CEO blames former DPM, a former shareholder
NASSAU, BAHAMAS — SkyBahamas is currently battling an estimated $500,000 debt with the Nassau Airport Development (NAD) Company, which its CEO Captain Randy Butler said is due to excessive free travel dished out by former shareholder Peter Turnquest, the deputy prime minister and minister of finance.
While there have been suggestions that mismanagement led to his company’s debt, Butler told Eyewitness News Online yesterday that personal favors to the Minnis administration leading up to the 2017 general election was a major contributing factor to the company’s debt levels.
“People are hiding and don’t want me to talk about it,” he said.
“Some of the flights were political favors.
“They know some of that bill at NAD comes from my former partner giving them seats on the plane and not charging them the taxes, and it now lands here, and I have to pay it.”
SkyBahamas has been grounded for over a month after its license was not renewed following a recent safety inspection.
Butler has claimed the company is being targeted for political reasons.
He said yesterday that without an ability to generate revenue, the company has been challenged to pay the taxes owed to the management of Lynden Pindling International Airport.
“When you give freebies on a flight, you need to let people pay their taxes,” Butler said.
“So, if you give people political favors to fly up and down.. and a lot of the members of Parliament and Cabinet have flown on SkyBahamas, and they didn’t pay for the seat and they didn’t’ pay for the tax.”
When contacted for comment, Turnquest declined to comment,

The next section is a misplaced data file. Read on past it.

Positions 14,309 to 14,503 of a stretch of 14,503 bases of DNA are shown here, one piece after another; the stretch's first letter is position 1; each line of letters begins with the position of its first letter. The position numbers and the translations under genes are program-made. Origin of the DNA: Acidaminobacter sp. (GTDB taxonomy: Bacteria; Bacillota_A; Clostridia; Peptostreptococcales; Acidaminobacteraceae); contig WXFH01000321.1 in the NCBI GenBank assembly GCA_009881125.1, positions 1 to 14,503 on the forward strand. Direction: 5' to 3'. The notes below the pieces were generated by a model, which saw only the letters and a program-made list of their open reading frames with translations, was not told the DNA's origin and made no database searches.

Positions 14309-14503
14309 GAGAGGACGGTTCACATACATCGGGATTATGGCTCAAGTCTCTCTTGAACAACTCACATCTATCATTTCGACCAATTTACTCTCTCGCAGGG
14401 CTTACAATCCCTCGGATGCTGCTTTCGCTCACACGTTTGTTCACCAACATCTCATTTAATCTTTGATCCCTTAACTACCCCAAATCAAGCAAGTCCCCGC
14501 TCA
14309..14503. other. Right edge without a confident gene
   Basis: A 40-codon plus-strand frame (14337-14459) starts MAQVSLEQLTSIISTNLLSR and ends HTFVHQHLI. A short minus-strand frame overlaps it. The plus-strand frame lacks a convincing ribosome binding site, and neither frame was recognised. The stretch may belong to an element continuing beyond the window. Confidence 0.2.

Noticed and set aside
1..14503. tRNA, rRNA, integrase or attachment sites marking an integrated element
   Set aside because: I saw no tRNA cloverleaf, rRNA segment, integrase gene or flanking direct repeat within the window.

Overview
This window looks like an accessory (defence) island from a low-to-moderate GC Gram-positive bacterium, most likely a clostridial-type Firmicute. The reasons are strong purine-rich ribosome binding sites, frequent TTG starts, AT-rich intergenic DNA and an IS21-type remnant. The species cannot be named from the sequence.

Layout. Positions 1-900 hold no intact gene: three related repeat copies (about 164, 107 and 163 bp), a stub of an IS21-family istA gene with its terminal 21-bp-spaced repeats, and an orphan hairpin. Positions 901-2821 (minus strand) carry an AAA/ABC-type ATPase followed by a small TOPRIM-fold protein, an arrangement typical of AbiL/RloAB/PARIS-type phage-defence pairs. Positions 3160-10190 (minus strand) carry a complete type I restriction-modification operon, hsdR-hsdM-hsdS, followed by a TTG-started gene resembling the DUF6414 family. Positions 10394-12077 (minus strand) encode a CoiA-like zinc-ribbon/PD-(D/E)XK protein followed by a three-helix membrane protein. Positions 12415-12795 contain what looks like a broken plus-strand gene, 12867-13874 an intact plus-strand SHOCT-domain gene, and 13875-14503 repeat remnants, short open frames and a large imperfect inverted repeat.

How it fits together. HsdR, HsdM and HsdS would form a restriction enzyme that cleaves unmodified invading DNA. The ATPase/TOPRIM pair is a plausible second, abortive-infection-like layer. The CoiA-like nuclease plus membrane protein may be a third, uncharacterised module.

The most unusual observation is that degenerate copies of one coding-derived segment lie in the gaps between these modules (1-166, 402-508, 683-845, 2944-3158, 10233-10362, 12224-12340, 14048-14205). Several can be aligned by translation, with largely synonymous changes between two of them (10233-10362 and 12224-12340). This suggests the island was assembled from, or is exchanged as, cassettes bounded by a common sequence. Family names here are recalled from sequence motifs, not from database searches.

When pressed on the issue, however, said he was unaware of what Butler was talking about and advised him to “deal with his own issues.”
“I am no longer involved in SkyBahamas,” Turnquest repeated.
“Mr. Butler needs to deal with his own issues.
“I’m not involved in it.”
Last week, Minister of Tourism and Aviation Dioniso D’Aguilar said the government has no plan to intervene with SkyBahamas’ matter.
“I want to be very clear, no minister of aviation with any sense is going to intervene on a safety issue,” he said.
“If SkyBahamas has a matter before the Bahamas Civil Aviation Authority, it is up to him to figure out how to get the necessary approvals in order to obtain his air operating certificate.”
Butler has urged the minister to intervene.
“I am fed up with the minister continuing to get on television and run on with foolishness,” the CEO said. “He is responsible for aviation.
“Give an account to the people as to why the staff at SkyBahamas are out of a job and those people are sitting at home worried about how they are going to feed their children and school fees.”
The Civil Aviation Authority ordered the discontinuation of commercial passenger services as a the recent safety inspection, but has claimed that his airline’s permits were not renewed in an intentional attempt to sabotage the company for personal and political reasons.
Sky Bahamas’ air operator certificate (AOC) expired on June 29.
The airline has unable to facilitate passenger bookings.
Its more than 60 employees remain home without pay.
BCAA Director General Captain Charles Beneby has insisted there is no agenda afoot.
“This has nothing to do with politics and has nothing to do with victimization,” he said.
“The authority has an obligation and responsibility to protect the traveling public and this is a part of our mandate, and we take that very seriously.”
According to Butler, his company has lost millions of dollars.